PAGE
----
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Update: according to the link in my question below, 'M' seems to mean Merge'd when you see it during a branch change, but Modified with git status: "When we switch to the master branch, the working directory is considered “dirty” since the README file has not been added to the index and committed. As a result, git will attempt to merge the contents of README from the test branch into the README file in the master branch:"

Forgive my git ignorance, but why is it when I make changes in an upstream branch, and then checkout my master branch (without commit'ing), the modified file follows the current branch as a Merge? I thought git only merged when I told it to merge. I don't always want my edits to propogate to another branch so is there a way to tell git to ask before merging?

iow: How can I tell git to keep me from screwing up another branch if I acccidentally switch to it with un-commit'd edits in my current branch?

[on branch:foo]
$ echo test >> main.c

[on branch:foo]
$ cat main.c 
#include <stdio.h>

int main void (int argc, char **argv)
{
   printf ("Hello world!\n");
   return (0);
}
test

[on branch:foo]
$ git checkout master
M       main.c
Switched to branch 'master'

[on branch:master]
$ cat main.c 
#include <stdio.h>

int main void (int argc, char **argv)
{
   printf ("Hello world!\n");
   return (0);
}
test

[on branch:master]
$   
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2  
M means modified, not merged. Type git status to see more info –  Abe Voelker May 16 '12 at 20:15
2  
Git is not merging. Changes don't belong to a particular branch, they float atop of the working tree. –  knittl May 16 '12 at 20:21
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2 Answers

up vote 1 down vote accepted

It depends on what you want to do with the changes.

If you wanna throw them away use git checkout -f master

If you wanna save them for later, git stash the changes to clean the working tree and git pop to apply the changes again whenever and wherever you want.

If you want the changes to stay in the branch, just git commit the changes before git checkout master.

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Thanks! I didn't know about the -f param. that will surely come in handy. Still would like to know how to configure the repo so it doesn't merge by default. –  wufoo May 16 '12 at 20:35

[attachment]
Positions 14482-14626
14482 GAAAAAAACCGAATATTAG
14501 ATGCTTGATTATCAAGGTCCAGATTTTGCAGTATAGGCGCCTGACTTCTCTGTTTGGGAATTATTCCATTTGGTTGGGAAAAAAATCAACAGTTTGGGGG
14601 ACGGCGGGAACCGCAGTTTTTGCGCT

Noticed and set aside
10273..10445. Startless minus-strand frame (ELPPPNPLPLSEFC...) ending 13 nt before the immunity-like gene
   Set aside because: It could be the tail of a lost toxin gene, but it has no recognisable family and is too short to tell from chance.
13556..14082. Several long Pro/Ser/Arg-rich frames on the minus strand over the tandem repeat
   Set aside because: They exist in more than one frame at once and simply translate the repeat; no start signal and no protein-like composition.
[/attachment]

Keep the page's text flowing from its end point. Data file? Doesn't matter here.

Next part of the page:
IMO, you won't be able to do it in one command, you'll have to use multiple command, and either have to use a function or a git alias. There's nothing wrong with that behavior, you get a warning (with the M ... line), and like knitti pointed out, it's not a merge, just a working tree modification that isn't attached to any branch until you commit. And you either can discard the changes (reset), stash them, or commit them after or before the checkout. Can you tell us why do you want to change this behavior? –  KurzedMetal May 17 '12 at 11:47
    
I've done some more experimenting and I see now what nitti meant. Git is applying the changes when I change branches, but not making them permanent. If I have un-committed edits, and create a new branch, I can commit the change in the new branch and the other branches remain unchanged. The edits only affect files in the branch I do the commit on. I didn't realize git worked this way. Nope, I no longer wish to change the behaviour. I just needed to understand what git was doing. Thanks for the help! –  wufoo May 23 '12 at 14:18
    
That's what i thought :D, I'm glad i helped you to understand. –  KurzedMetal May 23 '12 at 14:44
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M stands for modified meaning, you have a modified version in your working directory. A.K.A. you have changes you have not yet committed.

Your uncommitted changes go along for the ride when you change branches. If you want to change branches, but are not ready to commit them you could stash them using git stash and later restore them using git stash pop

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Thanks! Is there a way to configure git to refuse to change branches if there are uncommitted edits? The man page for git-checkout mentions the -m flag to "refuse to switch branches", but then goes onto say it will end up doing a 3-way merge anyway. :/ –  wufoo May 16 '12 at 20:54
    
you could use the command git diff-files --quiet && git checkout branchName which first checks to see if there are any uncommitted changes, then does the checkout. This could be placed in a function in your bashrc, or you could alias a command to that, leaving branch name off. alias co="git diff-files --quiet && git checkout" –  JDwyer May 16 '12 at 21:08
    
If you are writing this in a bash function you could output an error message. checkout() { git diff-files --quiet && git checkout $1 || echo 'Uncommitted changes, commit or stash'} –  JDwyer May 16 '12 at 21:16
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